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This article contains spoilers for “Russian Doll”.
In the second season of “Russian Doll”, Nadia, played by Natasha Lyonne, and Alan, played by Charlie Barnett, are trapped again. The couple travel involuntarily through time, discovering the world as their mothers and grandmothers did, delving into the complex family relationships that shaped them.
Nadia describes herself as a “prisoner of time”, and this is not the first unreal experience that she and Alan have shared. In the first season, the two are stuck in a time loop, dying over and over again, reliving a single day. They learn that the only way to break free is to lean on each other, and when each is able to help the other survive the night, the circle closes. The second season delves deeper into the emotional baggage the characters carried throughout the first – Alan’s anxious perfectionism and Nadia’s strained relationship with her mother.
This season, like the first, is rooted in Lyonne’s instantly recognizable and expressive hair, deep voice, and commanding performance as the caustic Nadia. Lyonne finds the perfect balance of toughness and tenderness as Nadia comes to terms with her feelings for her flawed mother and comes to understand her parenting perspective in a new way. Nadia visits both 1980s New York and 1940s Budapest on her journey to right the mistakes made by her ancestors, and her plot is a natural extension of her season one arc, but still distinct enough to deserve its own exploration.
Unfortunately, by focusing on Nadia’s story, the series loses sight of its other protagonist, Alan. The balance between Nadia and Alan was one of the strengths of the first season – Alan’s sensitivity acts as a key contrast to Nadia’s headstrong outlook. This season, Alan finds himself transported to 1960s East Berlin – where his grandmother lived as a young graduate student – grappling with the responsibility of knowing the region’s future as his grandmother’s friends mother plan their escape. Barnett’s performance as Alan is endearing, but his character gets a lot less time this season compared to the first season, and the purpose of his time-traveling adventure is never made clear. Alan’s sidelining feels like a missed opportunity to develop a gripping story.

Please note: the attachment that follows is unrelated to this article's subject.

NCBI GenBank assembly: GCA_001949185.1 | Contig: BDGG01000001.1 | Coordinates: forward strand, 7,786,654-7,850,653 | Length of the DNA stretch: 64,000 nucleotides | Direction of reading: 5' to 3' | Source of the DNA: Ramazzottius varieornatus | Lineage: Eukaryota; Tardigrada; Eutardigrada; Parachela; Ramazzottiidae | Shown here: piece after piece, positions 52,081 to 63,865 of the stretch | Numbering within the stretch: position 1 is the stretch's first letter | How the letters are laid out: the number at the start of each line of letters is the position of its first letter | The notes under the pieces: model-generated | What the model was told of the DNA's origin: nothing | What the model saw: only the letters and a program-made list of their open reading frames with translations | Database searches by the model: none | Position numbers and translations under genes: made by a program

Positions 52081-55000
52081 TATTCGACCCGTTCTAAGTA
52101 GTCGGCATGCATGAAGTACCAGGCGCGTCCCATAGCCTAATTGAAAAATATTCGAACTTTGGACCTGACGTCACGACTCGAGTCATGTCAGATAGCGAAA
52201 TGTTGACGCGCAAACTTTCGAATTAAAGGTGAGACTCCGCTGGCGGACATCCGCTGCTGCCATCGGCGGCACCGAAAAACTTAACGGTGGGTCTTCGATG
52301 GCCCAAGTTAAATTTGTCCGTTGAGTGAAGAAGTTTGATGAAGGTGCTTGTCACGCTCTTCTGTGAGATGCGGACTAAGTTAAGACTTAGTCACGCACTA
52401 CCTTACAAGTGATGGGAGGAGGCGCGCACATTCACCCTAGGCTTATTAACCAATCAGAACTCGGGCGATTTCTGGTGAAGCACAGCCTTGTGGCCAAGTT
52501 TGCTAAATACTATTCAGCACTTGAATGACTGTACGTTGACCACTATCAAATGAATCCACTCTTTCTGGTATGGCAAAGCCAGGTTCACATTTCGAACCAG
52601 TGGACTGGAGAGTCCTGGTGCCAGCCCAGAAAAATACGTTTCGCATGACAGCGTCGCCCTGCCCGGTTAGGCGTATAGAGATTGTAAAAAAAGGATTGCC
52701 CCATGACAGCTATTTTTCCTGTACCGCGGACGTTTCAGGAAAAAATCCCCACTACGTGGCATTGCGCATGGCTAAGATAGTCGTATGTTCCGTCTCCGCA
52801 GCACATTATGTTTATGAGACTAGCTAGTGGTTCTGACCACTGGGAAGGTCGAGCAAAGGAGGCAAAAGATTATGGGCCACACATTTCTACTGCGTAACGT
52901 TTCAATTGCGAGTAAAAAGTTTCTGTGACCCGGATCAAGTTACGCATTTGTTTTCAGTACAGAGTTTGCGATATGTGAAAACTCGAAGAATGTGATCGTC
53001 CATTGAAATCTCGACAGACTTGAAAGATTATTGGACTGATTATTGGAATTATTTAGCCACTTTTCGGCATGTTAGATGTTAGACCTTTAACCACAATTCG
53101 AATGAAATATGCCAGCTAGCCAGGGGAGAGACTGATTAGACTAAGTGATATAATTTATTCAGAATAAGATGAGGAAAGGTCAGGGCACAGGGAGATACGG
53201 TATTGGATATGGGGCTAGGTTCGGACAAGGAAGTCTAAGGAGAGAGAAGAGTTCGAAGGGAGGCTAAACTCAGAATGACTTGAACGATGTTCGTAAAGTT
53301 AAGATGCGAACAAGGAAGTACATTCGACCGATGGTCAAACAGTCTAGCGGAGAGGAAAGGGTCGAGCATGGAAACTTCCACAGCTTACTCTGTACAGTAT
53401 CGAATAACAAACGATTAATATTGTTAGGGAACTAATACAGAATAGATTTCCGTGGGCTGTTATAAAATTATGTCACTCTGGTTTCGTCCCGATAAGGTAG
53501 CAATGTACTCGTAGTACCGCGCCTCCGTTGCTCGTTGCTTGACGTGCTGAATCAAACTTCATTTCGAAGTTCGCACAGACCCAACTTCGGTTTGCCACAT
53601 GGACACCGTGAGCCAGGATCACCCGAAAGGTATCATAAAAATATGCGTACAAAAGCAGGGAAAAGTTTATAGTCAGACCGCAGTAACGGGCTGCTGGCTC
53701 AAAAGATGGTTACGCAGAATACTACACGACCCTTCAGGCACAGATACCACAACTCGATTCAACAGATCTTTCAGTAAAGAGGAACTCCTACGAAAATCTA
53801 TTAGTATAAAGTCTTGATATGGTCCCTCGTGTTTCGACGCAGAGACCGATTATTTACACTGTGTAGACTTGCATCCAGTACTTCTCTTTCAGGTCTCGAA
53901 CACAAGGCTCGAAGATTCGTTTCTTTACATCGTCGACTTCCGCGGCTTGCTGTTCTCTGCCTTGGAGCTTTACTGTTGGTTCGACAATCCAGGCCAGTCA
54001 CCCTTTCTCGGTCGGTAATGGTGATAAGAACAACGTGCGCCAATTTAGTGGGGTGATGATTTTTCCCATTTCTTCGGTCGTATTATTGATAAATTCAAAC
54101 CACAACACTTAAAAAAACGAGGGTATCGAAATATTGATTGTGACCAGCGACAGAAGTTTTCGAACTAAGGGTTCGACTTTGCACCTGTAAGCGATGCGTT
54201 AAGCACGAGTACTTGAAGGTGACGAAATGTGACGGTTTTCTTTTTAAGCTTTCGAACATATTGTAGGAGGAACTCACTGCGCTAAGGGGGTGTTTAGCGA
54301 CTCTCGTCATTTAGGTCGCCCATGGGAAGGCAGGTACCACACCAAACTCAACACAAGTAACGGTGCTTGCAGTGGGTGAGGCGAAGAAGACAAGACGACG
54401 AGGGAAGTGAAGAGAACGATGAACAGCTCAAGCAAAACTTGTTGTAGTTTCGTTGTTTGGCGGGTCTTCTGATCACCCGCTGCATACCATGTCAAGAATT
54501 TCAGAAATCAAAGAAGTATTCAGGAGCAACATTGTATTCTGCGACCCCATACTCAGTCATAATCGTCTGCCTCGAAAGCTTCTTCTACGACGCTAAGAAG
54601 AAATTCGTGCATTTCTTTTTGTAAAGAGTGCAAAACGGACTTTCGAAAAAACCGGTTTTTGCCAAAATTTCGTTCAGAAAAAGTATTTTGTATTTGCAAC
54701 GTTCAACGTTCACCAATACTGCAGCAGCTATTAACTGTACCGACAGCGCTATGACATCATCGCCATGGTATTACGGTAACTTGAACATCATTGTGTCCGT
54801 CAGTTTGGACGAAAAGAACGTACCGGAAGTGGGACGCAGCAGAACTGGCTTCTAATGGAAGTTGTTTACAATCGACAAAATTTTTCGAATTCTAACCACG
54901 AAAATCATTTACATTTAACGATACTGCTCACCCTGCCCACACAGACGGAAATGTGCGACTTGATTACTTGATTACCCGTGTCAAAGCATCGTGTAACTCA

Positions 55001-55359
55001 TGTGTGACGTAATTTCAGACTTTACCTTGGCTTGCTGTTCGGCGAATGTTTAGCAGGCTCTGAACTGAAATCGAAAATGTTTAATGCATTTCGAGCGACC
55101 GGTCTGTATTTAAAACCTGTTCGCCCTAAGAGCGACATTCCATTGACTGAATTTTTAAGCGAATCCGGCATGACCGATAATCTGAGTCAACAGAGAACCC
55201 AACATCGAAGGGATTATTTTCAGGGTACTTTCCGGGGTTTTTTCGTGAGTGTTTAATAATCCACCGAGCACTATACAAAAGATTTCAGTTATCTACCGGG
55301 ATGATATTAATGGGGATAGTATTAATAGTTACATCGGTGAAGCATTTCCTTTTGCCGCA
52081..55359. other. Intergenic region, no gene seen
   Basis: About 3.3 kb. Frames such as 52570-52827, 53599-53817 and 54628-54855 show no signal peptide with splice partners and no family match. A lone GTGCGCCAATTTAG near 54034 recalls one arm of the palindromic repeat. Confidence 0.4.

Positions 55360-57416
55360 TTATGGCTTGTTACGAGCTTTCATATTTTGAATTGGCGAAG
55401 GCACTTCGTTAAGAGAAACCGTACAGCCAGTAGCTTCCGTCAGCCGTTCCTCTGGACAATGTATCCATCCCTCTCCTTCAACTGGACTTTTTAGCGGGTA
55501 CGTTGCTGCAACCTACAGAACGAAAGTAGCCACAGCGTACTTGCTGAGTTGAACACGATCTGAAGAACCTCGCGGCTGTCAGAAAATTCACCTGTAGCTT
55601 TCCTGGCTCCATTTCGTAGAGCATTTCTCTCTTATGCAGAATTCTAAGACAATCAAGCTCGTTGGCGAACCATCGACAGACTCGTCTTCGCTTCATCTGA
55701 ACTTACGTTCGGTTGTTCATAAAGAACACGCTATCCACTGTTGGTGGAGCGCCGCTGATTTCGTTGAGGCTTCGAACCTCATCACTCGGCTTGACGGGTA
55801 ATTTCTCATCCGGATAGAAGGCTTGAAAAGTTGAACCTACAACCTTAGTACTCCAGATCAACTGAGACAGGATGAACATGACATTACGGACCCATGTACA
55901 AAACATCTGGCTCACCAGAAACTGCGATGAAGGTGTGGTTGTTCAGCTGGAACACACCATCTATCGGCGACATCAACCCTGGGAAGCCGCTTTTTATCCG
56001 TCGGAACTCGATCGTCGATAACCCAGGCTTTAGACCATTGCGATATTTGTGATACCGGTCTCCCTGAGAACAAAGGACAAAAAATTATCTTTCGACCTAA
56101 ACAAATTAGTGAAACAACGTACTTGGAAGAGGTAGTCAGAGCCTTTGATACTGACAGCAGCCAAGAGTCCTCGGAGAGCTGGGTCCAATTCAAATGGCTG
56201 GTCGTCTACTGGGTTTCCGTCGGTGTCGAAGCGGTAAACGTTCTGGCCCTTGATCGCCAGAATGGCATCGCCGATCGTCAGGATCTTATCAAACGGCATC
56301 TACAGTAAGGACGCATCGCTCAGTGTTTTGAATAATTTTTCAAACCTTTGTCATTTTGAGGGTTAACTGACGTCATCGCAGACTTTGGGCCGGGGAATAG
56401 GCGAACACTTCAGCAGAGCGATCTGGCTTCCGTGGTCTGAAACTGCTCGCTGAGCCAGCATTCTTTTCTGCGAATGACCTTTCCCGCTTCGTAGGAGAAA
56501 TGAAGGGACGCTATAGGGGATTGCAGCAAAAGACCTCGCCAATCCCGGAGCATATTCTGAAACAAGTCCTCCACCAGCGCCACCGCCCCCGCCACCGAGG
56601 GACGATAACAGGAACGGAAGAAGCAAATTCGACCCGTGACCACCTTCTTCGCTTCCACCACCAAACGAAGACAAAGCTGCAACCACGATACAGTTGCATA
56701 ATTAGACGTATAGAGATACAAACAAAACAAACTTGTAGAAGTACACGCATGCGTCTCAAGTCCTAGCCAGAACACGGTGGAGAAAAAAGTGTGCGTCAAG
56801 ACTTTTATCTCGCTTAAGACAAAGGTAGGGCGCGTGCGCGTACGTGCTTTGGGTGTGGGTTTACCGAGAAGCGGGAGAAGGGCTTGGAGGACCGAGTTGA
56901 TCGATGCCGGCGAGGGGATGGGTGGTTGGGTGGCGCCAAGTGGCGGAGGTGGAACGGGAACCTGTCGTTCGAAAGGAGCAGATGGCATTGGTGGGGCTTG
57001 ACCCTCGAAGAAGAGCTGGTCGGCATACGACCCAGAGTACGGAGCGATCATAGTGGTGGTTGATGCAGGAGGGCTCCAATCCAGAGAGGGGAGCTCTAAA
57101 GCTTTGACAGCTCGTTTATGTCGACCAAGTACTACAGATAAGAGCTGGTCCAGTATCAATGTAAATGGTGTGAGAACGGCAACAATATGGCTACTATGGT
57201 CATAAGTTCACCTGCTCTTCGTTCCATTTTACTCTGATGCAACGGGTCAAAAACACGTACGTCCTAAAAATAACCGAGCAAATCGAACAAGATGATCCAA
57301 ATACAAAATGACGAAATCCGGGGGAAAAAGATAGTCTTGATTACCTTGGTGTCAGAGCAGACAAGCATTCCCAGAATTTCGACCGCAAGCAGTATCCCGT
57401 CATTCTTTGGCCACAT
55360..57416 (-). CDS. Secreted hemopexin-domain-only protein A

The second season also lacks the clean, cyclical rhythm of the first season. The first season’s time-loop format created a tight structure that lent itself to the theme of Nadia’s emotional spiral and the audience’s growing understanding of the nature of her situation. It repeatedly anchored itself to the same time and place, revealing every unsettling change in Nadia’s surroundings as she detached herself from reality. Season two’s scope is broader and its structure is more fluid, losing the sharpness that came with the repeat of the first season.
But besides these weaknesses, this season also has a lot of strengths. The soundtrack is memorable, using thematic nods to the setting with Falco’s “Der Kommissar” and to the previous season with Harry Nilsson’s “Gotta Get Up.” The distorted reality visuals of Nadia and Alan are beautifully dreamlike.
The new actors of the season represent another strength. Annie Murphy joins the cast as the younger version of Ruth – the surrogate mother who raised Nadia in the absence of her real mother – and she stands out in the role. Murphy, along with Elizabeth Ashley as the older Ruth, act as moving and effective emotional anchors throughout the season.
The show is also enduringly clever, and this season introduces us to an exploration of time travel that is mind-blowing and original. “Russian Doll” creatively signals the characters’ surreal experiences, and the role of an unassuming subway train in transporting Nadia and Alan through time and space is particularly well crafted.
This new season of “Russian Doll” doesn’t seem entirely necessary, but that’s okay. Creators Amy Poehler, Leslye Headland and Natasha Lyonne make the smart choice not to take on the task of explaining why this is happening to Nadia and Alan for the second time. Instead, they trust the emotional truth of the subject to justify the story, and it works.
“Russian Doll” tackles generational trauma with wit and empathy, backed by excellent performances from every cast member. It’s not perfect, but it’s clever, original and full of real emotion.